• I gotta go for the more cynical side on this one; The man’s porch looks like a bathtub with twin shower curtains. It’s a rowhouse for crissakes. Open and connected; that’s the appeal. Seems to me if folks want that kind of privacy, removable or not, they might as well buy some ranch house in Germantown with a sixty-foot hardwood fence and a moat containing a next of psychotic, menstrual crocodiles. And a survey tower with hunter’s blind for sniper attacks against door-to-door salesmen, trick-or-treaters, and wayward UPS delivery people. BEGONE!

  • Again, most of the time there curtains are drawn, and look rather nice giving the porch a “window to the world” feeling (yes, I spinned that deliberately; I honestly don’t think he was trying to hide from the neighbors).

  • I used to be of the no barrier persuasion. Neighborly relations and friendliness are better, right? Until my neighbor started using her front porch as a trash and junk pile. Old, rusted exercise equipment, trash bags, toys, appliances, you name it. Now I want a barrier up to block the “view”.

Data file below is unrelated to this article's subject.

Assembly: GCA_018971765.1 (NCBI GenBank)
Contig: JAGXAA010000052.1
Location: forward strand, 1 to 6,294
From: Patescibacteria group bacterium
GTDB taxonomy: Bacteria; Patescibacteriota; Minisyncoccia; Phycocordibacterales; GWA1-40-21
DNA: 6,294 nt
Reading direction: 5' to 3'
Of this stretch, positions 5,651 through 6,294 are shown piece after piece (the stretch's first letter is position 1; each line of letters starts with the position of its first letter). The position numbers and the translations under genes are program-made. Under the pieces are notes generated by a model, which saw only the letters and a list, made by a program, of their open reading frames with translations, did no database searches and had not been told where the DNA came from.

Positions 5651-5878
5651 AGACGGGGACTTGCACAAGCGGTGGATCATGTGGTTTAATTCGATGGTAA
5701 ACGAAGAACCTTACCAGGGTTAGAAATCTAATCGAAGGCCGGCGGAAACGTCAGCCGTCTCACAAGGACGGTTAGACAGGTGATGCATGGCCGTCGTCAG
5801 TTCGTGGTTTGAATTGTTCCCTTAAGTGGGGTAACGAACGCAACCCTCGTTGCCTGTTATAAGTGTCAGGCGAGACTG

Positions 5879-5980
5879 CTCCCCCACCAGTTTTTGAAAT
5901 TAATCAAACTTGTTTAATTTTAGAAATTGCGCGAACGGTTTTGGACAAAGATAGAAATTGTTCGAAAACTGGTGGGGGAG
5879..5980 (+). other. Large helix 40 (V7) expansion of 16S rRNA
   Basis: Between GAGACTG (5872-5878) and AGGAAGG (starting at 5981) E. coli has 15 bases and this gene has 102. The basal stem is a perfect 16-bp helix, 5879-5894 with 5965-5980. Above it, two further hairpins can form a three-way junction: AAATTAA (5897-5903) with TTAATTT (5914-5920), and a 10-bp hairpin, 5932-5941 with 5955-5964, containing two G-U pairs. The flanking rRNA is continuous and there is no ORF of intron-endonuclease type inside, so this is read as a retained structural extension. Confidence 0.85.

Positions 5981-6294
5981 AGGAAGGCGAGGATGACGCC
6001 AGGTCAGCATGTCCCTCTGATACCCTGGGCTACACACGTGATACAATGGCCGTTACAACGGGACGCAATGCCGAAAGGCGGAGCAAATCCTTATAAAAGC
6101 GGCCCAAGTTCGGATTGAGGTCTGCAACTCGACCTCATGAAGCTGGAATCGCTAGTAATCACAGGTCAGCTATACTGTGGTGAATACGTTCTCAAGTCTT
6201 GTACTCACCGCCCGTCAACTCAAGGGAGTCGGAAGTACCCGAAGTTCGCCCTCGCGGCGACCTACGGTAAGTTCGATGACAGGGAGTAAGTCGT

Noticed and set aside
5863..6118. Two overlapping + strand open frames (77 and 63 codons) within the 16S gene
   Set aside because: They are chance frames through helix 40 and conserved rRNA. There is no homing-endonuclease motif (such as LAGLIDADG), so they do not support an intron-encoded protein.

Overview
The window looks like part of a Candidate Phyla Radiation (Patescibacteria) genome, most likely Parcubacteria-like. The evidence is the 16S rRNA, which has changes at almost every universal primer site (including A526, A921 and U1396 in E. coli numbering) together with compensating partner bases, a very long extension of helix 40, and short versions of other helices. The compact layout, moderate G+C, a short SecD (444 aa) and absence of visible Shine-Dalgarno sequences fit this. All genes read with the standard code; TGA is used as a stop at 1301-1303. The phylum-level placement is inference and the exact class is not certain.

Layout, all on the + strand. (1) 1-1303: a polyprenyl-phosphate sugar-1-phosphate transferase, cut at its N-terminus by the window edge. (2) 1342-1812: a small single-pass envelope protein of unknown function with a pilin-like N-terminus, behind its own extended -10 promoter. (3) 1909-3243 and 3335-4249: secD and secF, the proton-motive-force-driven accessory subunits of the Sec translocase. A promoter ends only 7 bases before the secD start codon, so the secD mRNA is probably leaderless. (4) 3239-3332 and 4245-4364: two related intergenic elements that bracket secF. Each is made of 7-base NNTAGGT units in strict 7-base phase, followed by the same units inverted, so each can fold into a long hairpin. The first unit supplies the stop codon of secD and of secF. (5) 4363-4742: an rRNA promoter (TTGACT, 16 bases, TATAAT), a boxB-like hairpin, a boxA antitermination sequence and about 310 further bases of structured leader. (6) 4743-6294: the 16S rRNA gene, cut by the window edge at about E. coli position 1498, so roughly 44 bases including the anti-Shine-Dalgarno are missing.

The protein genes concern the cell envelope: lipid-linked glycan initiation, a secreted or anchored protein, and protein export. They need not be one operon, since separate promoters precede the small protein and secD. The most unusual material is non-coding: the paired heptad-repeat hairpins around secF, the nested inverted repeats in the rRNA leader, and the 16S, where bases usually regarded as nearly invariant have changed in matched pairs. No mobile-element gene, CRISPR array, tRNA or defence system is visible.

• Did you ask them to get rid of the junk?

  • I think it looks beautiful and elegant. I believe it is part of extending the livable space of your home.

  • I think it depends on the block.

    Where we moved in, every porch on the block had an unobstructed view. With our house being in the center of the block and all the houses having the same general architecture, we are able to look to the end of the block in each direction through the porchfronts. It really is an amazing effect, and I’d be very disappointed if it was lost (as, I’m sure, would the longtime residents of the block who have kept it that way).

  • I’ve often thought about putting up one of these curtain type things on my porch. I’m at the end of a row of row houses and the afternoon sun can be brutal. So instead of a privacy issue for me, it is a comfort level issue so that I can actually use the porch.